Programs Past

3 May 2014
Good Day Sun King: Baroque Music from New Orleans and New France

Baroque music in New Orleans? Founded in 1718 by the French, it was not long before the Lower Mississippi Valley was populated with French people and French culture. And up river in Montreal and Québec, Parisian music publishers provided the northernmost part of New France with music of all types from "back home." Kim Pineda, transverse flute, Elinor Frey, Baroque cello, Hideki Yamaya, Baroque guitar and theorbo, August Denhard, theorbo and Baroque guitar, and special guest Janene Nelsoon perform vocal and instrumental music from New Orleans's Ursuline Manuscript of 1736, plus music by Monteclair, Couperin, Marais, and other composers from the reign of Louis XIV.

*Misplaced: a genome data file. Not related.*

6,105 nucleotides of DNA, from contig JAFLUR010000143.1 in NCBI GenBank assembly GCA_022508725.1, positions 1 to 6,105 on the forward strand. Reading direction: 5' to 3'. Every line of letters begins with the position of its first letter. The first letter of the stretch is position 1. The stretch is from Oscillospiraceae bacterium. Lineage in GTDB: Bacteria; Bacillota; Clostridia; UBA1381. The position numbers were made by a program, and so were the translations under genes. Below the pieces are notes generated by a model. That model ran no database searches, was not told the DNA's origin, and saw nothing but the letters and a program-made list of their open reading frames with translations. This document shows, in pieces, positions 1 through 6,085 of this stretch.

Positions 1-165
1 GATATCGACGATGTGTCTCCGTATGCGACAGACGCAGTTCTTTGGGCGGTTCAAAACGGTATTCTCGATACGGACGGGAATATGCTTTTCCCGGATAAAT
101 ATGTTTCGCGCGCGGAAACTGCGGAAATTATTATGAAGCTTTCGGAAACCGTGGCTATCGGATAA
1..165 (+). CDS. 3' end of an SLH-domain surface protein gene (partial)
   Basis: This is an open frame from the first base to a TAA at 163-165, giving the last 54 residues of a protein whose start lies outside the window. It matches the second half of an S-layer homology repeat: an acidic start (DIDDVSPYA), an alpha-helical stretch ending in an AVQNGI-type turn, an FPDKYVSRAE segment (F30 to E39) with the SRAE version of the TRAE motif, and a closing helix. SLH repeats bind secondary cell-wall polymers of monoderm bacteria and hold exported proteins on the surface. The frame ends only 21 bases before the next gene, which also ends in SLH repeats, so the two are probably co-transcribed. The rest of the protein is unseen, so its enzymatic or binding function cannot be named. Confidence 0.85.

8 February 2014
Galant and Grounded: Paying for Time Travel with the Currency of Music
In this concert we travel between the Galant style of the 18th century and the rhapsodic, capricious styles of the 17th century. Kim Pineda, transverse flute, Elinor Frey, Baroque cello, August Denhard, theorbo and Baroque guitar. Music by Fontana, Fiorè, Gabrielli, Kapsberger, Kirnberger, Blavet, and CPE Bach.

4 May 2013
La rhétorique de la musique: Behind the scenes of the grand siècle
Kim Pineda, Joanna Blendulf, August Denhard, and Hideki Yamaya present La musique classique, ou l'époque baroque. Music of 17th- and 18th-century France; what more do you need?

12 January 2013
Breaking Baroque: Diminutions, Divisions, & the end of the Renaissance